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Full Text: 1 Introduction Proline accumulation is a common metabolic response of higher plants to water deficits, and salinity stress, and has been the subject of numerous reviews over the last 20 years (Stewart & Larher, 1980; Stewart,1981; Hanson & Hitz, 1982; Taylor,1996; Rhodes et al.,1999). Proline primarily accumulated in the cytosol under water stress conditions (Leigh et al., 1981; Pahlich et al., 1983). Similarly, Singh et al. (1972) reported that amount of proline found higher in drought resistance verities as compared to susceptible verities of barley. Mohammed & Sen (1987) have examined 65 Indian desert plant species for proline contents under stressed and non- stressed condition and have reported contradictory findings that some of the well adapted desert plants do not accumulate proline. Rathore & Sharma (1988) investigated proline contents during stress and non-stress conditions in 11 species of ferns of Rajasthan. These authors confirmed that drought resistant ferns possess more amount of proline than the aquatic or moisture loving plants. They further concluded that proline influences stress tolerance in ferns probably trough its effect on the degradation of chlorophylls and accumulation of carotenoids. Meena (2013) investigated free proline content in 12 species of family Acanthaceae in Southern Rajasthan India. Euphorbiaceae, the spurge family, is one of the most complexes, large and diverse family of Angiosperms (Wurdack et al., 2004) with 334 genera (Webster, 1994) and over 8,000 species (Radcliffe-Smith, 2001), which are distributed mainly in the tropics in the several types of vegetations and habitats. In India, 73 genera and 410 species have been reported by Divya et al. (2011). The present study, enumerates 7 species of family Euphorbiaceae which were collected from Sikar district of Rajasthan, India and investigated for their proline content. The studied plants include Croton bonplandianum Bail, Euphorbia heterophylla L., Euphorbia hirta L., Euphorbia thymifoliaL., Phyllanthus fraternus Webster, Phyllanthus maderaspatensis L.andPhyllanthus virgatus Forst. 2 Materials and Methods 2.1 Sampling area The sampling area is situated on the north eastern part of Rajasthan it lies between 27°21' to 28°12' N latitudes and 74°44' to 75°25' E longitudes. The major part of the region is an undulating sandy tract. The soil of the region varies from sandy to loam. 2.2 Sample collection and processing Root, stem and leaves of all seven plant species viz., C. bonplandianum, E. heterophylla, E. hirta, E. thymifolia, P. fraternus, P. maderaspatensis and P. virgatus were collected during rainy and summer seasons of 2015 and 2016. The collected samples were brought to laboratory in plastic bags, shaded-dried and ground to make powder. Free proline was estimated in different plant parts according to Bates et al. (1973). In the process, 200mg of plant material was homogenized in Sulphosalicylic acid, after centrifugation, supernatant was used for free proline estimation. Optical density was recorded 2206 double beam UV-VIS Spectrophotometer at 540 nm wavelength. Standard curve was prepared using pure proline. 3 Results Proline was estimated in rainy and summer seasons, the root, stem and leaves of C. bonplandianum, E. heterophylla, E. hirta, E. thymifolia, P. fraternus, P. maderaspatensis and P. virgatus of family Euphorbiaceae. The results of proline concentration have been presented in Table 1 and 2. Organ wise, among the tested various root tissues, E. heterophylla (9.83 mg/gdw) possesses highest quantity of proline while lowest  proline concentration was reported from the root tissue of  P. maderaspatensis (2.33 mg/gdw). In case of stem and leaves, maximum proline concentration was reported from the stem of E. hirta (26.02 mg/gdw and 24.57 mg/gdw respectively) while minimum from P. virgatus stem and P. maderaspatensis leaves (4.65 mg/gdw and 5.64 mg/gdw respectively).  It has been observed that the average proline content was higher in E. hirta (18.35 mg/gdw), E. thymifolia (13.82 mg/gdw) and P. fraternus (10.91 mg/gdw) as compared to the other members of family Euphorbiaceae. On the basis of proline content, C. bonplandianum, E. hirta, E. thymifolia and P. fraternus can be consider as the most drought tolerant species while, E. heterophylla, P. maderaspatensis and P. virgatus may be treated as the least drought tolerant species among the selected species of Euphorbiaceae. According to table 1 and 2 the proline content was analyzed minimum in rainy season and highest in summer season. 4 Discussion             Accumulation of Proline in higher plants is an indication of disturbed physiological condition, triggered by biotic or abiotic stress condition. Free proline content can increase by exposure of various drought conditions such as salinity, cold, heavy metals, or certain pathogens. Determination of free proline levels is a useful assay to monitor physiological status and to assess stress tolerance of higher plants.   Table 1 Total free proline content (mg/gdw) in different organs of the selected species of family Euphorbiaceae during rainy season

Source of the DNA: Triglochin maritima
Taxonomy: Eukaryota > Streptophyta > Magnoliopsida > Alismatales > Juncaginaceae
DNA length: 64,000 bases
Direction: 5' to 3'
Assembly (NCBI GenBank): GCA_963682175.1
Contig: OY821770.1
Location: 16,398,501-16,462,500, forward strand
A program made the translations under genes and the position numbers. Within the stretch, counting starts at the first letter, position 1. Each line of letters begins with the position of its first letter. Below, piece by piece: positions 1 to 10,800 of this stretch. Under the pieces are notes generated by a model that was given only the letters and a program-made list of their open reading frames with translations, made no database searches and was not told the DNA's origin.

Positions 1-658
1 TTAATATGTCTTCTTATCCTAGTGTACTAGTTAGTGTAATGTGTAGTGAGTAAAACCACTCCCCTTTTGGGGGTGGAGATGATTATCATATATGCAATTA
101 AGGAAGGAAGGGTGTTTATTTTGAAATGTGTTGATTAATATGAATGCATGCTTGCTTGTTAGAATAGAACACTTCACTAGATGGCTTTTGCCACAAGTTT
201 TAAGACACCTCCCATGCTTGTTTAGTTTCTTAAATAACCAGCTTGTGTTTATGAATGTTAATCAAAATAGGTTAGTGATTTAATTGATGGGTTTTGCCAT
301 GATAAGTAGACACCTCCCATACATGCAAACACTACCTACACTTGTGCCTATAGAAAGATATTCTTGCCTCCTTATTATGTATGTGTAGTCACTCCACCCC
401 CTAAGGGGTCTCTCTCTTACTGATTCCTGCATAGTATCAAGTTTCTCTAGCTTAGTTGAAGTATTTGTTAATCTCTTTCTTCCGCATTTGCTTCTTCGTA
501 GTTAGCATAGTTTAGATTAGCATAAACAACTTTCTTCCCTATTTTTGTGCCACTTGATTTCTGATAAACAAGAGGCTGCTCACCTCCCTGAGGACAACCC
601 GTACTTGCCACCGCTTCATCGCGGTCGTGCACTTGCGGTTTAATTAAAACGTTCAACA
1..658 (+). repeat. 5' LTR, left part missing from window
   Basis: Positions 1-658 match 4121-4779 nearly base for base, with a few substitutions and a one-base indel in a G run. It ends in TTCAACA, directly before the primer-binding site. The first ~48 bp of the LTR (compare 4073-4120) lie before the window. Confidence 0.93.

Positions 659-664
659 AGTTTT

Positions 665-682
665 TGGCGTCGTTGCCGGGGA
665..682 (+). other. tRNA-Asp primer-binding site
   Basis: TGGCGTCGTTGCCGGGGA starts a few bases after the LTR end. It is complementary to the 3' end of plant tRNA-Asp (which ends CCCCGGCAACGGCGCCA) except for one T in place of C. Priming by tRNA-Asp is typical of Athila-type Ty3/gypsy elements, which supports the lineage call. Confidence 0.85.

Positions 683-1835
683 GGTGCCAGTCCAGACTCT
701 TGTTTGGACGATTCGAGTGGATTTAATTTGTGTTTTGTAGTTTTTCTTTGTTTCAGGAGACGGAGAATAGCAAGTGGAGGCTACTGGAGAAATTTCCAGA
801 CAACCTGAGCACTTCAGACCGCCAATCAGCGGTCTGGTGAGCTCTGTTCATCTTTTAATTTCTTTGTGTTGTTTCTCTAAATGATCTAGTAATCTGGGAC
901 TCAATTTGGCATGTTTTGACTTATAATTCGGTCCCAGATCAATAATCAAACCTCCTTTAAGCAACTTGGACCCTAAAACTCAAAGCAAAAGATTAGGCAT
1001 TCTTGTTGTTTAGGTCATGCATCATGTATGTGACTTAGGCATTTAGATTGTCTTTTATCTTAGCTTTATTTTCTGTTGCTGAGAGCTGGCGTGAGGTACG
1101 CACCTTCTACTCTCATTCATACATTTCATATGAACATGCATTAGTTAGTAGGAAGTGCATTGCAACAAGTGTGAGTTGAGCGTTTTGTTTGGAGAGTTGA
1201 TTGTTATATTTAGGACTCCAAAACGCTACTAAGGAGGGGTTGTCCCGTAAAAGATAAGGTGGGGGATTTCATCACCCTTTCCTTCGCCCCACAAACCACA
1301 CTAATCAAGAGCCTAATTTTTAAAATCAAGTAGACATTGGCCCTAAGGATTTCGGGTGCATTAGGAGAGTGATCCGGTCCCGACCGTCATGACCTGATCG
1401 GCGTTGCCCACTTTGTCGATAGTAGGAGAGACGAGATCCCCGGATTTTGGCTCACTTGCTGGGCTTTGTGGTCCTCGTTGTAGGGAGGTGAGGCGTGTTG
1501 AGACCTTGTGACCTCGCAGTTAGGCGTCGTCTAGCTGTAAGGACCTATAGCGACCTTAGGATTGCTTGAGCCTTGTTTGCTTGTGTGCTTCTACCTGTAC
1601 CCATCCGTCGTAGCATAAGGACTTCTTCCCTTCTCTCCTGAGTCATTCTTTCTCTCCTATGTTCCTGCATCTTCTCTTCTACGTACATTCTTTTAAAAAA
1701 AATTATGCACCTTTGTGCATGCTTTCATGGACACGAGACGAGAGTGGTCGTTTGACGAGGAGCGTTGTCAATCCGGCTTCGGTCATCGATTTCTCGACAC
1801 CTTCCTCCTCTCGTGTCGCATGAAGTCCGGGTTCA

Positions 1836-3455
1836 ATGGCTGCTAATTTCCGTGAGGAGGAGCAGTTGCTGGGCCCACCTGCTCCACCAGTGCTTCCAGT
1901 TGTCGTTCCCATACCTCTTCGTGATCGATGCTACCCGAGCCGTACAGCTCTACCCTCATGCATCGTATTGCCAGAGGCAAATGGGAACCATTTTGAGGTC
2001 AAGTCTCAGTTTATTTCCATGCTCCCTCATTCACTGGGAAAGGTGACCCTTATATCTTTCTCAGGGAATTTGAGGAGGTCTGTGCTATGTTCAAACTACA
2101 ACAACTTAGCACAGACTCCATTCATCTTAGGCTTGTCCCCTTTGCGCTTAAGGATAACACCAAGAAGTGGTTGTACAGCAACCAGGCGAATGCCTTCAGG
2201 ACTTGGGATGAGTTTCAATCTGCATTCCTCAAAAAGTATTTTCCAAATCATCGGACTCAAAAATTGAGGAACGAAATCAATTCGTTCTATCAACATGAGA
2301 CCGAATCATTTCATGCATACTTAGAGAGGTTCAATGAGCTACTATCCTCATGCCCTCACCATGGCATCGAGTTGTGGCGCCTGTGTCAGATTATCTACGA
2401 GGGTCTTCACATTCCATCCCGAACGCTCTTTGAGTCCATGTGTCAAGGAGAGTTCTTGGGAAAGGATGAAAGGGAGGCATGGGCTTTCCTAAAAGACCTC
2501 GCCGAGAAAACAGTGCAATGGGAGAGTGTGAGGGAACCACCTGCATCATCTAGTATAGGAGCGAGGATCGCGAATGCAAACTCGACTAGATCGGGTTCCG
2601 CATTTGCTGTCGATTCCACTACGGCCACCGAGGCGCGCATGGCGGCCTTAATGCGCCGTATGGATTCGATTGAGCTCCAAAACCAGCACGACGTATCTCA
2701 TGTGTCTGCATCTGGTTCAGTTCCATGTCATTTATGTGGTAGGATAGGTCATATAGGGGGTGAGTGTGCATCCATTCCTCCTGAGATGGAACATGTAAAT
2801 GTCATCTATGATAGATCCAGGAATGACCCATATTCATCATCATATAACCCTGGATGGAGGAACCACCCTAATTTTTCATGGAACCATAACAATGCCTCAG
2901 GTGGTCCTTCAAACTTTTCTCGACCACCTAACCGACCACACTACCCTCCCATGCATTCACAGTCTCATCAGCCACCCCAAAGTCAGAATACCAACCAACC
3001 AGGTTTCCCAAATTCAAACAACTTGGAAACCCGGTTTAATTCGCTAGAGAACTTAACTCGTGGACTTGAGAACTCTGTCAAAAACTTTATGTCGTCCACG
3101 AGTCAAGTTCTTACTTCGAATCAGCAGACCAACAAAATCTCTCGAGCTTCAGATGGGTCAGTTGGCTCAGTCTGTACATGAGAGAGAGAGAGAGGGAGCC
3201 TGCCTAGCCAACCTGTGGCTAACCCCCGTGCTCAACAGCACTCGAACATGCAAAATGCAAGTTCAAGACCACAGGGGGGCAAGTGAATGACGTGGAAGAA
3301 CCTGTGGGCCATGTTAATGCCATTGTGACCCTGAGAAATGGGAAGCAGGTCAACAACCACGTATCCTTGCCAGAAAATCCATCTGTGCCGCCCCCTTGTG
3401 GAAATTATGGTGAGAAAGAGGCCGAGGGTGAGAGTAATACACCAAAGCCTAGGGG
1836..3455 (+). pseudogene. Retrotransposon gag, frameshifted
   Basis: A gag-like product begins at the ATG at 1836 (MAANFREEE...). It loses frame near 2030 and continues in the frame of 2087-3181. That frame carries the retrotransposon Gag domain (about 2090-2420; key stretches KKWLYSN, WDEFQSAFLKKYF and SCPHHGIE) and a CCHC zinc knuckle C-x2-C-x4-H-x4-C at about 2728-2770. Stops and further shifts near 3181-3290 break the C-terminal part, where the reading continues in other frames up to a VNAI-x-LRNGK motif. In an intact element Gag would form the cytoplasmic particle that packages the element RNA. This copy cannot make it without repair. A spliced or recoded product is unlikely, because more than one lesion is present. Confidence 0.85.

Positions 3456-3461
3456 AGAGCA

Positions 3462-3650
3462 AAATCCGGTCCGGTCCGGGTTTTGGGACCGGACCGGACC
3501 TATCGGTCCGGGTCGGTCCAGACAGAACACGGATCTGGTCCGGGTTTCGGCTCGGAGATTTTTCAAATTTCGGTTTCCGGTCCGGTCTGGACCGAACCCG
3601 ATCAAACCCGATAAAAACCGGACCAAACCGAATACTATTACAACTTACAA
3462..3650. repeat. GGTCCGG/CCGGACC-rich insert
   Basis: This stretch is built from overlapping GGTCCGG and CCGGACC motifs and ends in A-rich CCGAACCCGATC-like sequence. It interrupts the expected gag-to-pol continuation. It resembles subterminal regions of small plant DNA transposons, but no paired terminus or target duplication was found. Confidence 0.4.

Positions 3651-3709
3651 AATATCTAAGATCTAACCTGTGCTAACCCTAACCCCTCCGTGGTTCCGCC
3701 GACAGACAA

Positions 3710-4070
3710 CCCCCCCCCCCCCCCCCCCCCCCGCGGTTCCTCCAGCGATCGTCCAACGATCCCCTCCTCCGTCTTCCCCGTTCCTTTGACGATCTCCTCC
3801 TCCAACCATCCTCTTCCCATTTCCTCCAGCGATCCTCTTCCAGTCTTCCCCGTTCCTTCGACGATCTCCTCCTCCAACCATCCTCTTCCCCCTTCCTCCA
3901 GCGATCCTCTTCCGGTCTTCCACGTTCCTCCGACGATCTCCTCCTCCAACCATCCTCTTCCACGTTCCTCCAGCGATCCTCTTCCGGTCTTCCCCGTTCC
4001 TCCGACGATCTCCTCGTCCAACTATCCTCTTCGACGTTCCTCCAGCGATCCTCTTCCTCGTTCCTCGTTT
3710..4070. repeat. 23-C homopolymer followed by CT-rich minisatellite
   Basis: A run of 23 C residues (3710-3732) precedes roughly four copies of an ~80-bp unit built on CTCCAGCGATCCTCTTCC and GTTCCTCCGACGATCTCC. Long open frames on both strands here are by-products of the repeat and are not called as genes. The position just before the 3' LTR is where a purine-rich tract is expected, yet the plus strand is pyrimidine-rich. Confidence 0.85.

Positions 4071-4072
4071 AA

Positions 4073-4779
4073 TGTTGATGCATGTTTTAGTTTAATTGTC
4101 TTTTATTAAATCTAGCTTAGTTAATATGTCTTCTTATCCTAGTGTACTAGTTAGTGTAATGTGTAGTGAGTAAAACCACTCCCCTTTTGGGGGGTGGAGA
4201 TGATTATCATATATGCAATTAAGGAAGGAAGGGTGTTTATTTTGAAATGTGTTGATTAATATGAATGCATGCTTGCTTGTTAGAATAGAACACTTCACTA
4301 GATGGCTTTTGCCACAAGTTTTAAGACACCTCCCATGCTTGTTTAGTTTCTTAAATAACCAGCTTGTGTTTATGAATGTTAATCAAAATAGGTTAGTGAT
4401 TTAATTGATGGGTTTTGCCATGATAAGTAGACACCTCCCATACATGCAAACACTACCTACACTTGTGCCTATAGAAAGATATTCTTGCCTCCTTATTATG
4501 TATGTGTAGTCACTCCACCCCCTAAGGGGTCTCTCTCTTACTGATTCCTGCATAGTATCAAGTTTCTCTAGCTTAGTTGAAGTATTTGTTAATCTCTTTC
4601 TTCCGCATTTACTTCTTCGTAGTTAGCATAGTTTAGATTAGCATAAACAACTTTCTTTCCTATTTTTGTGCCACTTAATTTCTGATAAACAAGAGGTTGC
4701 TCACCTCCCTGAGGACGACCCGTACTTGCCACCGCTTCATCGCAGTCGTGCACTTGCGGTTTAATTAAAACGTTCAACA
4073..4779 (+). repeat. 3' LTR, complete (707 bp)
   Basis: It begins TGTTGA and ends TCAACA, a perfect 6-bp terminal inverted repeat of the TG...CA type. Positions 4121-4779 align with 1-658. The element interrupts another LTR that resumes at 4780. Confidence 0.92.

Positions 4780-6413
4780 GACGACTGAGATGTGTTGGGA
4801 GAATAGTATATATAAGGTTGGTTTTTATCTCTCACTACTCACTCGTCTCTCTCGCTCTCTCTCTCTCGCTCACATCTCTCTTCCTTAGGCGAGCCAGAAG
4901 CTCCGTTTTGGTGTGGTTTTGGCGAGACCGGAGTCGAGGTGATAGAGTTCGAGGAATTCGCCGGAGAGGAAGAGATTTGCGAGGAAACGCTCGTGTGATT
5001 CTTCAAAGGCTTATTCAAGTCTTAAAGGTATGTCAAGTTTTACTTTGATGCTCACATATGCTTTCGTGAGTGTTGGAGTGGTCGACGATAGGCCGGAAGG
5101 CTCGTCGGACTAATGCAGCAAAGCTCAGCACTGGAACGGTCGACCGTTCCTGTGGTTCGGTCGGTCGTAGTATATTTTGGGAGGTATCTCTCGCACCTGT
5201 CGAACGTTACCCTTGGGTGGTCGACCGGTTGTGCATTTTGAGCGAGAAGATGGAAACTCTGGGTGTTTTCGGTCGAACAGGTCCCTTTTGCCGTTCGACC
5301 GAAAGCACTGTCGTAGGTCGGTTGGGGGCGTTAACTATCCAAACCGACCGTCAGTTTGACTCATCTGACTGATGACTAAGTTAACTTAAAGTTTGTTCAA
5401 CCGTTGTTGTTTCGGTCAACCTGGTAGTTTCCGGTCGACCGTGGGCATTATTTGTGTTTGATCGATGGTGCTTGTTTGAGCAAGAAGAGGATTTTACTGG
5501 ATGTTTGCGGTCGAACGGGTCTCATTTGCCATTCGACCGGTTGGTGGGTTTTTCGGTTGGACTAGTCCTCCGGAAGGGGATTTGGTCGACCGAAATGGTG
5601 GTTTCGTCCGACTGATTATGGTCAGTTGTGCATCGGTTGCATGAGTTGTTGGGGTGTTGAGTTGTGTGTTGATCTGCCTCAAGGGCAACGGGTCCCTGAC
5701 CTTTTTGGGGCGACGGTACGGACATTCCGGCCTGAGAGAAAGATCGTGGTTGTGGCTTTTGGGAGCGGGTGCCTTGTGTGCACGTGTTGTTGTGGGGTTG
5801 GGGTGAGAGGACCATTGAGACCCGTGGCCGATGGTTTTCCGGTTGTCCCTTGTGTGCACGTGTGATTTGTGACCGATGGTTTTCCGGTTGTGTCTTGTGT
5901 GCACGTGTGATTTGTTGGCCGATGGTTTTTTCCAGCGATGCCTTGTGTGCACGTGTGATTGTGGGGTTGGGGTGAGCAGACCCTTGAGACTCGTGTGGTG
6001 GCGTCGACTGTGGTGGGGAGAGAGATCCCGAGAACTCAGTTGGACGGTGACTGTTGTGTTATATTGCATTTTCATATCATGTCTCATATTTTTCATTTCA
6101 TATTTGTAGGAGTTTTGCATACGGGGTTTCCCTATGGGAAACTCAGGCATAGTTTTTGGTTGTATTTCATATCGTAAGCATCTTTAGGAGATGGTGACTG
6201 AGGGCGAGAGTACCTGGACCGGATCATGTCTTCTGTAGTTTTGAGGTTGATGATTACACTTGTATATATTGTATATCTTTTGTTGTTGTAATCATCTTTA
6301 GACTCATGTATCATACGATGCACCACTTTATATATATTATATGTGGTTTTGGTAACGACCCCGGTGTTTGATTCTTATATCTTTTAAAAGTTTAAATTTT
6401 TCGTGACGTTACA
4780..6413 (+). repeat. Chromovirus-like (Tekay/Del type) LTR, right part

S. No. Names of species Root Stem Leaves Total Average   Croton bonplandianum 6.31 11.80 13.10 10.40     Euphorbia heterophylla 9.10 6.45 13.98 9.84     Euphorbia hirta 3.12 25.13 24.12 17.45     Euphorbia thymifolia 8.72 14.18 17.13 13.34     Phyllanthus fraternus 5.21 6.72 19.70 10.54     Phyllanthus maderaspatensis 2.33 8.17 5.64 5.38     Phyllanthus virgatus 4.15 4.65 9.21 6.003                          
                                                                       Table 2 Total free proline content (mg/gdw) in different organs of the selected species of family euphorbiaceae during summer season S. No. Names of species Root Stem Leaves Total Average   Croton bonplandianum 6.89 12.17 14.02 11.02   Euphorbia heterophylla 9.83 6.86 14.07 10.25   Euphorbia hirta 4.46 26.02 24.57 18.35   Euphorbia thymifolia 8.97 14.69 17.80 13.82